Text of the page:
Railways and waterways: Harpenden to St Albans
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This is a linear walk approximately 9.5 miles in length starting at Harpenden Station and finishing at St Albans City Station (starting at 10:35am and finishing at approximately 16:30/17:00).
Harpenden to Redbourn
We start at Harpenden Station on the Midland Main Line. This was actually the second station to open in Harpenden (although the first, Harpenden East, now no longer exists). The station was built by the Midland Railway in 1868 (the same year as the grand terminus at St Pancras) on its extension to London. Prior to this date, the Midland Railway had been forced to use the Great Northern Railway's tracks from Bedford to Hitchin and into King's Cross.
Our route takes us out of Harpenden to the west, passing through the grounds of the Rothamsted Research centre, one of the oldest agricultural research centres in the world, having been founded in 1843 by John Bennet Lawes, a noted Victorian era entrepreneur and scientist on his 16th century estate, Rothamsted Manor, to investigate the impact of inorganic and organic fertilizers on crop yield.
We pick up a disused railway line (known as the Nickey Line) to head south-west to the charming village of Redbourn. The Nickey Line was a branch line built by the Hemel Hempstead Railway Company in 1877, but operated by the Midland. It diverged from the main line north of Harpenden station and ran to Hemel Hempstead. The intention had been to meet the LNWR at Boxmoor but the section from Hemel Hempstead never had a passenger service. In 1886 a south curve was added to the junction allowing passengers to join the London trains at Harpenden rather than Luton. The branch was closed in 1979.
We will stop for lunch in Redbourn on the attractive village common, weather permitting.
The River Ver to St Albans
Heading south-east picking up the Nickey Line again for a short time, we will then follow the Hertfordshire Way to Redbounbury Watermill. A mill has been operated at this site since Norman times. The current mill dates from c.1780, milling ceased at the site in the 1950s, but following restoration in the 1980s and 1990s, a bakery was established in one of the barns in 2005.
Heading south-east, we continue along the Hertfordshire Way adjacent to the River Ver to St Albans, entering the city via Verulamium park, which stands on the site of the old Roman city of Verulamium, once one of the largest Roman settlements in Britain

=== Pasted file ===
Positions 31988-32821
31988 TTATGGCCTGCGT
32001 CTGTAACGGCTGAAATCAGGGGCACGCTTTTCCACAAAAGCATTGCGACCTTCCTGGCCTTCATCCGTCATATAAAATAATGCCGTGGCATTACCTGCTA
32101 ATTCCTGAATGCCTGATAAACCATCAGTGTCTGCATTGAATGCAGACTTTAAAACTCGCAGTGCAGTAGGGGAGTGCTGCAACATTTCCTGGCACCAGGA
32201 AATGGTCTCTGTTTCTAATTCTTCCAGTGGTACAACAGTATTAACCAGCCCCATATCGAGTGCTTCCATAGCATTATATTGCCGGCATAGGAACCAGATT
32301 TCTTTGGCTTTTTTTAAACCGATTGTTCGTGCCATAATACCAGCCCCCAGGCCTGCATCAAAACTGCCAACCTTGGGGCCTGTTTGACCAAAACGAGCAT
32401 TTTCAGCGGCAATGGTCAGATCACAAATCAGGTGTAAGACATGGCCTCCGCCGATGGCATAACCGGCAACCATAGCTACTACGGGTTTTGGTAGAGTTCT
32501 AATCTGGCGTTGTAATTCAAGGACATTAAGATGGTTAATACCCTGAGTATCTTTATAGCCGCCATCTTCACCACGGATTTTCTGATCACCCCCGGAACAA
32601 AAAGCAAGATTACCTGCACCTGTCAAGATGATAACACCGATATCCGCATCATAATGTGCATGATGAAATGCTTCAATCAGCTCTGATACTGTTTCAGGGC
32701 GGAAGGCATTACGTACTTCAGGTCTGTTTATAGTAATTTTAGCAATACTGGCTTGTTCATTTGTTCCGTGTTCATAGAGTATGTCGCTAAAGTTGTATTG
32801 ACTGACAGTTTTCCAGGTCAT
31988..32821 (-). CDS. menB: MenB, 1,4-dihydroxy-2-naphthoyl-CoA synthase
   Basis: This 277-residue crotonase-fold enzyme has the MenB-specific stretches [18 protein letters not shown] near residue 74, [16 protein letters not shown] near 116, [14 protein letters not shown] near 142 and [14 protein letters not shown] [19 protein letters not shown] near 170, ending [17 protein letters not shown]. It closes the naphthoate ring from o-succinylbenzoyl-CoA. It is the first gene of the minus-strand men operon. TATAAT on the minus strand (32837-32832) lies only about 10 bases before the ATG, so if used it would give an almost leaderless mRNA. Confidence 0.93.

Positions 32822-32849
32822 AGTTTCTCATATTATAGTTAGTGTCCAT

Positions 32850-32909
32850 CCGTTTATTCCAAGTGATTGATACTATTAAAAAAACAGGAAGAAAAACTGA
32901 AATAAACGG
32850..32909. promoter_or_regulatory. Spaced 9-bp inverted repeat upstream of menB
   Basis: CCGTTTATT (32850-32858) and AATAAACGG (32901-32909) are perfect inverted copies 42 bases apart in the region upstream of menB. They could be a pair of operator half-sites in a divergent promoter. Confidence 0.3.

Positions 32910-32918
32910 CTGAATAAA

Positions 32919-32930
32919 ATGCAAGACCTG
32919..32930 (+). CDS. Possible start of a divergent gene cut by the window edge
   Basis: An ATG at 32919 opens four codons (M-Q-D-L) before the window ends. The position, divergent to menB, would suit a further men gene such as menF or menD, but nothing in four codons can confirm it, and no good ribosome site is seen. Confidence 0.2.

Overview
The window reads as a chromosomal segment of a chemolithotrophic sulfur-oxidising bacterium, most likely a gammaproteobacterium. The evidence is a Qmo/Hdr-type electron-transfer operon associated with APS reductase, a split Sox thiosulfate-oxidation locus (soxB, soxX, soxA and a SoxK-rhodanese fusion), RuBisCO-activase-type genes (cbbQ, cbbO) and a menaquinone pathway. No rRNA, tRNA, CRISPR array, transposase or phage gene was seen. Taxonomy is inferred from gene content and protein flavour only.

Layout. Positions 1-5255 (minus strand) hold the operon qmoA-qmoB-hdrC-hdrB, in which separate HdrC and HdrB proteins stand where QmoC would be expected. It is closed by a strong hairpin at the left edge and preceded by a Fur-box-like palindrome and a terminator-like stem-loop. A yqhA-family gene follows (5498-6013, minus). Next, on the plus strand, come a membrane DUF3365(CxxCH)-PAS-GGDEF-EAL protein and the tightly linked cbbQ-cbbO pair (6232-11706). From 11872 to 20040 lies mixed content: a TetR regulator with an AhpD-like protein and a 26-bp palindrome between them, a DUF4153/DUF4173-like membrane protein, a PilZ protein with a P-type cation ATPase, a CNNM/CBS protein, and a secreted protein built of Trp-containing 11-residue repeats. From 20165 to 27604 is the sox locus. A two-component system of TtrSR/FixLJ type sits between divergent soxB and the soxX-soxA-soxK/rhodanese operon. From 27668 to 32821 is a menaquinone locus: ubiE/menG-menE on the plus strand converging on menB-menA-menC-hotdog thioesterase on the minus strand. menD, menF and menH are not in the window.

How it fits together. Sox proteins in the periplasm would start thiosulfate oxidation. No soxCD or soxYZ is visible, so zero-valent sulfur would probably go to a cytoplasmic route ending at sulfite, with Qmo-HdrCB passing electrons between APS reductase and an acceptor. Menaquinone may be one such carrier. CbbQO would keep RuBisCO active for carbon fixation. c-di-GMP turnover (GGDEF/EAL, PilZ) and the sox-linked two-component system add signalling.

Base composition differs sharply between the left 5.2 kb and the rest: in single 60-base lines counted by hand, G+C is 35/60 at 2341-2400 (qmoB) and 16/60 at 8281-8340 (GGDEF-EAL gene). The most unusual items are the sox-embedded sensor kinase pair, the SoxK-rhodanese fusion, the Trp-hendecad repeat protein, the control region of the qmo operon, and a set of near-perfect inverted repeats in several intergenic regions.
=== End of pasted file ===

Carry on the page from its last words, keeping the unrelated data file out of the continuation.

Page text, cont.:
St Albans, the Abbey and Verulamium park
Passing through the park, depending on time, we may call in for a quick warming drink at the Ye Olde Filghting Cocks pub which is one of a number of pubs which claims to be the oldest in Britain. The building dates from the sixteenth century but the earliest date for which it can be proved to have been licensed is 1756.
Heading uphill, we approach the majestic St Albans Abbey. The Abbey stands at a site believed to be the location at which Britain's first Christian Martyr (later canonised as St Alban) was beheaded. A monastery is believed to have been founded in Saxon times (c. 793) at the site. The present Abbey dates from Norman times, with much of the current layout and proportions of the structure attributed to the Norman Abbot Paul of Caen (1077–1093) and being of Norman and Romanesque style. It ceased to be an abbey in the 16th century and became a cathedral in 1877, with various Victorian gothic additions made to the structure. Although legally a cathedral church, it differs in certain particulars from most other cathedrals in England: it is also used as a parish church, of which the dean is rector with the same powers, responsibilities and duties as that of any other parish.
From the Abbey, we head through the historic centre of St Albans to the station, where the walk will finish.
We will aim to be back at St Albans City station in time to catch the 1630 train to London. Alternatively the 1700 is a fast service to London. For those who need to return to Harpenden to collect cars, the trains run at xx09, xx29, xx39 and xx59 (journey time 5 minutes).
What to bring
Water: bring at least a litre
Medicines: if you have any ailments etc.
Rucksack: or any other bag
Footwear: hiking boots or sturdy trainers: it is likely to be muddy at this time of year
Layered clothing: lets you quickly adapt to changes in the weather and body temperature. Go for a base layer (vest or t-shirt) and a mid layer (a micro fleece or shirt) and in cooler weather add an outer layer (a windproof jacket or thick fleece)
Trousers: ideally not jeans which become heavy and cold in the rain, breathable fabrics are more comfortable and dry and on warm days shorts are OK
Waterproof jacket: breathable fabrics are more comfortable and dry
Hat or cap: stay warm in winter and shaded in summer
Sunglasses: for any sunny day, even in winter
Sun cream: can be useful even on cloudy and winter days
Snacks: bring biscuits, energy bars, gels, bananas, chocolate or dried fruit for example and put them somewhere easy to get hold of
Lunch: bring a packed lunch unless otherwise stated
Food & drink
You will need a packed lunch, and plenty of water and snacks to see you through the day. We will stop for a picnic lunch at a suitably scenic spot; for your own comfort you may wish to bring something to sit on.